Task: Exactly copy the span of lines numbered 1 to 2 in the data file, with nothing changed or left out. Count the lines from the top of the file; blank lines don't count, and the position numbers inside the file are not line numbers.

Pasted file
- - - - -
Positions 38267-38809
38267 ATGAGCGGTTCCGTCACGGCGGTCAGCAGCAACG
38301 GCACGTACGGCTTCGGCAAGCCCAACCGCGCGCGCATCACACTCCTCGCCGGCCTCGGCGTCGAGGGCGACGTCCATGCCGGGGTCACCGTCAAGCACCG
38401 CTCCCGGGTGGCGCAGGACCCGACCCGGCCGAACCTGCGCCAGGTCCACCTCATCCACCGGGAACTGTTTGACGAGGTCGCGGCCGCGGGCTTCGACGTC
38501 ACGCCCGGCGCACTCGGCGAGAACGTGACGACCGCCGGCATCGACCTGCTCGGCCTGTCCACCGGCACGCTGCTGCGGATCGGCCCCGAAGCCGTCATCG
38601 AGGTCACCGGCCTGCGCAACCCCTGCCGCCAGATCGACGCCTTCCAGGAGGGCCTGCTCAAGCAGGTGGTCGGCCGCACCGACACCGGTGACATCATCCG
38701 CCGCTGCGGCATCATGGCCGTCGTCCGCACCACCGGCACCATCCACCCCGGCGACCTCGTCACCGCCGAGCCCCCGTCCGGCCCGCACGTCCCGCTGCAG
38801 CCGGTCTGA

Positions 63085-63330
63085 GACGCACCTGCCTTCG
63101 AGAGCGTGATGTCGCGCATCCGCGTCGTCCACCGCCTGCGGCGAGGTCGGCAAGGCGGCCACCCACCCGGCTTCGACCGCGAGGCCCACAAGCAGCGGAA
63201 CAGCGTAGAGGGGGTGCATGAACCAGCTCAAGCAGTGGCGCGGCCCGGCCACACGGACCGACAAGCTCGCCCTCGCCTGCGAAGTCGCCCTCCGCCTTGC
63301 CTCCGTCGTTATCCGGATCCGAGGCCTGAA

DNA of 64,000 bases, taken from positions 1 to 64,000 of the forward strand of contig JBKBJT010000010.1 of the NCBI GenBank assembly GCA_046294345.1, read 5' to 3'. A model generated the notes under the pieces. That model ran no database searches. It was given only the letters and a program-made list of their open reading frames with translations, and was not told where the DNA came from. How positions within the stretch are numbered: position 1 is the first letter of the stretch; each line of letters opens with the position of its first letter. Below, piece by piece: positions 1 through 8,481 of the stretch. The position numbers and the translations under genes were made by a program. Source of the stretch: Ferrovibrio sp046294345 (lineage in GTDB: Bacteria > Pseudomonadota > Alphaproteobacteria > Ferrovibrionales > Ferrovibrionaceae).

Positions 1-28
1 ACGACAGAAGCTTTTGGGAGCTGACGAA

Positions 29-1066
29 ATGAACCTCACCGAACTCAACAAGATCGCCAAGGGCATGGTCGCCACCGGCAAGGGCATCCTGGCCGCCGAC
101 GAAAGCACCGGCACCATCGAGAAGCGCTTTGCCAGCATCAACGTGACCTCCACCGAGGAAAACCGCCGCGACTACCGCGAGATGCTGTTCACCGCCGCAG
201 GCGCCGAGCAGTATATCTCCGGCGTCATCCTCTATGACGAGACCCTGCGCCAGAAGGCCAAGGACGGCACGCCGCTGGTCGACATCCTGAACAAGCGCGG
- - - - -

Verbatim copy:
Positions 38267-38809
38267 ATGAGCGGTTCCGTCACGGCGGTCAGCAGCAACG